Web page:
It is preferable that the boundary corner portion between the first horizontal plane 13 and the inclined surface 17 and the boundary corner portion between the second horizontal portion 15 and the inclined surface 17 should be subjected to rounding. By the rounding, the wear-out of the boundary corner portions can be suppressed. A mold subjected to the rounding is excellent in a durability. R of the rounding is preferably 0.5 mm to 7.0 mm and particularly preferably 1.0 mm to 5.0 mm.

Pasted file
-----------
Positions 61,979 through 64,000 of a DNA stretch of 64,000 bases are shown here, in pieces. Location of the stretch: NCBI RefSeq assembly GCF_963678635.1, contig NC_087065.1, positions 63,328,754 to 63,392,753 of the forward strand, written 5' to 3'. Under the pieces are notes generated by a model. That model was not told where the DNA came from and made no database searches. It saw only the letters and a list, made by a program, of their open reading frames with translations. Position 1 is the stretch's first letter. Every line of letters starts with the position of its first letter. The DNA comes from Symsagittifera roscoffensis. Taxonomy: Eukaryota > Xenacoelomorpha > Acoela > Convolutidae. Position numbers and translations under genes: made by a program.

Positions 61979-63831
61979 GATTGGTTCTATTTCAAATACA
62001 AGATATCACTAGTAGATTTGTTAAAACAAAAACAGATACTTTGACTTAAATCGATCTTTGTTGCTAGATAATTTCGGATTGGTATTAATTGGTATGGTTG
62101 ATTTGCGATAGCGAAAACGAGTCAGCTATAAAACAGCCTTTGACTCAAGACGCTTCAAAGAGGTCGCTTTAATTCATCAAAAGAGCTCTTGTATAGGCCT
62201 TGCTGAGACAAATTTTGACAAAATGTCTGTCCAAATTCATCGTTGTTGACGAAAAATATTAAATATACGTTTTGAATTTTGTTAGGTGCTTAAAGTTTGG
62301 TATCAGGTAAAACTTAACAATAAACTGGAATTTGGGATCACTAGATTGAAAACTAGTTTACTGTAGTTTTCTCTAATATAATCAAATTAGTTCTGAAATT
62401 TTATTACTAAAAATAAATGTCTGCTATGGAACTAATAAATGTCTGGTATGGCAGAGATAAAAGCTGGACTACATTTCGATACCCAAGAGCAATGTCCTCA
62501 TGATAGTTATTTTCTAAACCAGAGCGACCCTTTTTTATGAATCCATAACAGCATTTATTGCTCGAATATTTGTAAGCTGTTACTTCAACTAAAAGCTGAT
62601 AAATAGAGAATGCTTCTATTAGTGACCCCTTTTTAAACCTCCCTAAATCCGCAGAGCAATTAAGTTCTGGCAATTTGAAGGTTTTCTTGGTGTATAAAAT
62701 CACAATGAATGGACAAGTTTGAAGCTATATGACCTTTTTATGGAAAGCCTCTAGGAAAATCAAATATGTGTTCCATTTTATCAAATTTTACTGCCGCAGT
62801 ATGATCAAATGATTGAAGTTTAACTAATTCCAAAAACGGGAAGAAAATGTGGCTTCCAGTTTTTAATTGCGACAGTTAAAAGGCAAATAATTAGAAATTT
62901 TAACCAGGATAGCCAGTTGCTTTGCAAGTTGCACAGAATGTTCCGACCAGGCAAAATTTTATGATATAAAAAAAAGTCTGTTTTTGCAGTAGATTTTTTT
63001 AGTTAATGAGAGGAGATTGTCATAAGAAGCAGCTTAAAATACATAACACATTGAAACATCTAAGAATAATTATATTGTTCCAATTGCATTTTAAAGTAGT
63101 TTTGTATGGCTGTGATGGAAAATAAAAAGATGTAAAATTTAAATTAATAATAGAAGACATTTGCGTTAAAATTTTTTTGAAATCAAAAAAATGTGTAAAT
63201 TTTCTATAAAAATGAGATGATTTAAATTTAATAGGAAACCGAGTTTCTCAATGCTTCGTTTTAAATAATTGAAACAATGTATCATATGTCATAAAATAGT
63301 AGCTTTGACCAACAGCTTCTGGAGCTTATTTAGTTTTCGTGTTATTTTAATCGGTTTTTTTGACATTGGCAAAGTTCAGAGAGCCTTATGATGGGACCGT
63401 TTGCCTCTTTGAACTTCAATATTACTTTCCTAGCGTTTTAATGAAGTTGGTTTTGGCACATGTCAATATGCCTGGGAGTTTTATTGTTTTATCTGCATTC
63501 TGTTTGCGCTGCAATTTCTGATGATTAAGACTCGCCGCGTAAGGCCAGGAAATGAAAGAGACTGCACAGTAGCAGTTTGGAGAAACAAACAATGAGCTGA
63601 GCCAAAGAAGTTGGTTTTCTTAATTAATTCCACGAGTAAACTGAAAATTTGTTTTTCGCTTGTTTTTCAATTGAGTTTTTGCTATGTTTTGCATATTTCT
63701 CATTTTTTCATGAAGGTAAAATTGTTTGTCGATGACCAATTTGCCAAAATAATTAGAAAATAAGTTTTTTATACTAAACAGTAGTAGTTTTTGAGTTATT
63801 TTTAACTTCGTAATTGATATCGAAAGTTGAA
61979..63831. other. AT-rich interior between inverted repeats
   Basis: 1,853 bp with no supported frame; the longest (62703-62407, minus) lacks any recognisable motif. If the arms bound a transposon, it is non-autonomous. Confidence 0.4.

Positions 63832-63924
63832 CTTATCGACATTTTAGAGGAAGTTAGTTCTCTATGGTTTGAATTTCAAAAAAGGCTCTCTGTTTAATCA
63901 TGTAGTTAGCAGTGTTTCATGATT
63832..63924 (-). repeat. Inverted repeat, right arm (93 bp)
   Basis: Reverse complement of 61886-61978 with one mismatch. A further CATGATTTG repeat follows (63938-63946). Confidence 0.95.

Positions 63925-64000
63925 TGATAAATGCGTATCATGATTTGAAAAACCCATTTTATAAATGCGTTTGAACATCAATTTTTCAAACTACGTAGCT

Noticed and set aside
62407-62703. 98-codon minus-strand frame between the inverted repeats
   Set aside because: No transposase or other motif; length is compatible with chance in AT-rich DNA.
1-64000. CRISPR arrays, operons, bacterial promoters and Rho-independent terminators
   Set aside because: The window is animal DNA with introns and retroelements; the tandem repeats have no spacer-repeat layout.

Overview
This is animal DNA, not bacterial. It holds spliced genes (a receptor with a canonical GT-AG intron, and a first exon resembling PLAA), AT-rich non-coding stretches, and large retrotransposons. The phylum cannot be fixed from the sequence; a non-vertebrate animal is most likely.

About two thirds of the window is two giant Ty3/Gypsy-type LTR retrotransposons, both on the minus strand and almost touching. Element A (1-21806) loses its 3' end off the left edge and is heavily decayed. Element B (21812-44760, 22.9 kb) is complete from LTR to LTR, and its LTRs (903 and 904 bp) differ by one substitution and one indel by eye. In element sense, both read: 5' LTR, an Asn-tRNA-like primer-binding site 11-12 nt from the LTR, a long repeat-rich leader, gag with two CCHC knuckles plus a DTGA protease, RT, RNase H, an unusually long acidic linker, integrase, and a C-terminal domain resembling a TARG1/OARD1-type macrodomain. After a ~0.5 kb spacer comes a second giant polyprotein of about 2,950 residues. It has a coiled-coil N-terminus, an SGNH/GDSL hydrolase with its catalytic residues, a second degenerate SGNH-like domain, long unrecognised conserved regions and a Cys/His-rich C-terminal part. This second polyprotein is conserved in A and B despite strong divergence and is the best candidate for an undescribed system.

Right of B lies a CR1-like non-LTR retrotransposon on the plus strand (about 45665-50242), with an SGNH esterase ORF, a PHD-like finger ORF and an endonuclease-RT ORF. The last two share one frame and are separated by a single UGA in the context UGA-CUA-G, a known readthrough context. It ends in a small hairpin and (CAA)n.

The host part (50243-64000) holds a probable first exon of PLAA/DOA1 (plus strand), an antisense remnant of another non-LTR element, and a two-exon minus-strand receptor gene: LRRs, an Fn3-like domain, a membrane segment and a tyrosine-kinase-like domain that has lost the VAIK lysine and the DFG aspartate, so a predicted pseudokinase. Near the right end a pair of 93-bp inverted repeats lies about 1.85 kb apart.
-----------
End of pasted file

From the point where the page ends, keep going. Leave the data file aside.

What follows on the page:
It is preferable that the number of the horizontal planes 13 and 15 should be 4 to 12 (which is the sum of the numbers of the first horizontal plane 13 and the second horizontal plane 15 and is also the number of the inclined surfaces 17). If the number is less than the range, the smooth portion generated along the first horizontal portion 23 and the second horizontal portion 25 becomes longer by the removal of a spew. In some cases in which the equator E becomes the highest speed portion of the backs pin, furthermore, the dimple effect is reduced. From this viewpoint, it is particularly preferable that the number is 6 or more. If the number is more than the range, a time and labor is required for manufacturing the mold. From this viewpoint, it is particularly preferable that the number is 10 or less.